There's still plenty of time to participate in the second annual TechSoup Digital Storytelling Challenge! Finished video or photo stories created according to the challenge guidelines can be submitted at the challenge website.

Don't know about the challenge? Read the details on the TechSoup Digital Storytelling Event page to see how you can win some great prizes before the submission period ends at 5 p.m. Pacific time, January 31, 2011.

TechSoup just finished its second digital storytelling webinar of the event, Tools for Digital Storytelling, with Melissa Jun Rowley of WhatGives!? and Erika Padilla-Morales of Streetside Stories. Melissa and Erika explained the process and equipment needed to shoot, produce, and broadcast a digital story ' here's some of their advice from the webinar.

Melissa Jun Rowley, cause correspondent for WhatGives!?:

You just want to be able to work backwards. You want to go into a shoot already knowing the questions you're going to ask somebody, already knowing the responses you're going to get.

Movement is very crucial, because nobody likes looking at stagnant, still shots.

You want to make sure that you don't have the jump cuts in the video. A jump cut is something that you see when you're watching a local news broadcast. It can look unprofessional, and you're using this to draw potential funders, so you want to be as polished and professional as possible.

Erika Padilla Morales, media arts coach at Streetside Stories:

With voiceover, you want to make sure that when you create that voiceover that you actually read your story or your script with the emotion that you want to convey with your audience. Sometimes people will look at their script and they'll read it like a robot, like they've never read those words before.

I call it the blanket method of recording and it may sound ridiculous, but if you put a sheet or a blanket over the recording source, the microphone, and the recording artist, that dampens out the noise. I usually work in schools where it's hard to find a quiet place, and that usually dampens out the sound. Anything that blocks other sounds will help with the recording process.

If you're using just still images I recommend about eight images a minute. You can take stills from a video.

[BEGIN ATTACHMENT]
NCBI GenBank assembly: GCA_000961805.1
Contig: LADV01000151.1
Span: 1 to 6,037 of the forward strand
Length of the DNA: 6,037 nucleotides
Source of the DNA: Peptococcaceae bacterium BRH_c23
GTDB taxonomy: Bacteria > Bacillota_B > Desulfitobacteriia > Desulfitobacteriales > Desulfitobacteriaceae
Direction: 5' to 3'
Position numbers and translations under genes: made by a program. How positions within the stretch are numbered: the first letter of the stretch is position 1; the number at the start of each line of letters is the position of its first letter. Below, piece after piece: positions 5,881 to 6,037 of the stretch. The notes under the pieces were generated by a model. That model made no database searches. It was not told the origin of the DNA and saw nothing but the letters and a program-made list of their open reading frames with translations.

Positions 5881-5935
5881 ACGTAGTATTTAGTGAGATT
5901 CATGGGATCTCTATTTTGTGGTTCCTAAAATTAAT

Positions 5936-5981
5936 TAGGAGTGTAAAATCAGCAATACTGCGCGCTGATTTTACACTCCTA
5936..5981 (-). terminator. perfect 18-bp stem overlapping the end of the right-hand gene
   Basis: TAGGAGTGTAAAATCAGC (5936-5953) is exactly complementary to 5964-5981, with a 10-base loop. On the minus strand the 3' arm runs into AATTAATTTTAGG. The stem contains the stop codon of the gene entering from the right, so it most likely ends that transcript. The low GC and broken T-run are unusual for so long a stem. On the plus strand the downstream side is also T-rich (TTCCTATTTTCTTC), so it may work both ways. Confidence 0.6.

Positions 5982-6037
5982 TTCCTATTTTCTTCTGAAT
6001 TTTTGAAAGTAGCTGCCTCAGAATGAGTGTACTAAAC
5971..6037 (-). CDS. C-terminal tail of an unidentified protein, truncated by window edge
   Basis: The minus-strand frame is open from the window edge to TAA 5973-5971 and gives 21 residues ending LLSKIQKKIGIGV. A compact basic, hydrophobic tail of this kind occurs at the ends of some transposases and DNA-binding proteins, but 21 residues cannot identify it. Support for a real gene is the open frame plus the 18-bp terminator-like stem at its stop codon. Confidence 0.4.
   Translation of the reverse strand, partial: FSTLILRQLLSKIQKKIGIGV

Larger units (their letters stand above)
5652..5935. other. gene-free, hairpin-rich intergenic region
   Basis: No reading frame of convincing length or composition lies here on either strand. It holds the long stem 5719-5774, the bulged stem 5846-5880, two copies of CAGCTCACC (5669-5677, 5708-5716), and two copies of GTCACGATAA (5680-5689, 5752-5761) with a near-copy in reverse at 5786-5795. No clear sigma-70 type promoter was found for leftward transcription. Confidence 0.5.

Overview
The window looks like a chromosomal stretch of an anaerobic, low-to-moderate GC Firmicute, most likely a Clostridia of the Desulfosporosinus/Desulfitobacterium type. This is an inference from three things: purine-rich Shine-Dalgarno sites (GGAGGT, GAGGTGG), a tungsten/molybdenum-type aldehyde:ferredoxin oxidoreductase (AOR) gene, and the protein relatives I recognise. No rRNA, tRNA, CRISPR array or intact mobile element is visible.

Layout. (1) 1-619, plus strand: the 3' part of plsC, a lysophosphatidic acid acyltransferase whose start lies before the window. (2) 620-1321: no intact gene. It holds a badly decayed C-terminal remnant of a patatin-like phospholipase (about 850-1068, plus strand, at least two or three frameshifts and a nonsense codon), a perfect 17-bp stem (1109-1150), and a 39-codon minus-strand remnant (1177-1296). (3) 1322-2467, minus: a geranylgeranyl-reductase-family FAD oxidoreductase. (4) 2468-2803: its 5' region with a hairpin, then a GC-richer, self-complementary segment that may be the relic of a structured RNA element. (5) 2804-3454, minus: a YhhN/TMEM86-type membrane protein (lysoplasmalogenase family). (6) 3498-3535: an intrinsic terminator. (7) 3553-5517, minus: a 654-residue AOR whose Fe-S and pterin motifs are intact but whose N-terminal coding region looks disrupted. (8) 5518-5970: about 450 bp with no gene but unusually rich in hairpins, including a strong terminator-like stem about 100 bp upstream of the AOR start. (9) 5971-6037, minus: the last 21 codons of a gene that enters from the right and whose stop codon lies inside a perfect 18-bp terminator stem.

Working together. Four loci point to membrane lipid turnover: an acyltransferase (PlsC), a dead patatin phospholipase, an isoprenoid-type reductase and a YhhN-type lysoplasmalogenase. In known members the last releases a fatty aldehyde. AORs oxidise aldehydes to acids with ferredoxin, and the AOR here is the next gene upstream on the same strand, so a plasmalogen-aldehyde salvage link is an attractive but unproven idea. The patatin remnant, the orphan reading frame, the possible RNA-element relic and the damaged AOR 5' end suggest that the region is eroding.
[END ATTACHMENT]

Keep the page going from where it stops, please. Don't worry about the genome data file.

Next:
The webinar recording is available for those who missed the event, and you can also join in on the followup discussion on the TechSoup forums. You can also check out a recording our first webinar, How to Tell Your Digital Story, for learning the basics of telling a compelling digital story.

You can also follow the conversation across Twitter, Flickr, and YouTube using the #TSDigs tag. That tag is being used for Twitter chat roundtables with digital storytelling experts, you can catch the last one at 11 a.m. Pacific time on January 25.

Need some ideas for inspiration? See this video from skza.org, a third-place winner in last year's event:

And here's Legacy International's fourth-place winning submission from our first challenge:

For an example of a great photo entry, here's a link to last year's second-place winning entry by Dragonfly Forest.

Remember, the deadline to submit your entry is 5 p.m. Pacific time, January 31, 2011. Prizes include video cameras from TechSoup partner Flip Video, whose video cameras were recommended by webinar presenter Melissa Jun Rowley, video-editing software from Adobe (see Adobe's donation program), and more. Now all you need to do is hit the record button, if you attended today's webinar, you'll know you can fix any mistakes in post (and save them for the bloopers reel).

Carlos Bergfeld
Lead Web Content Developer, TechSoup Global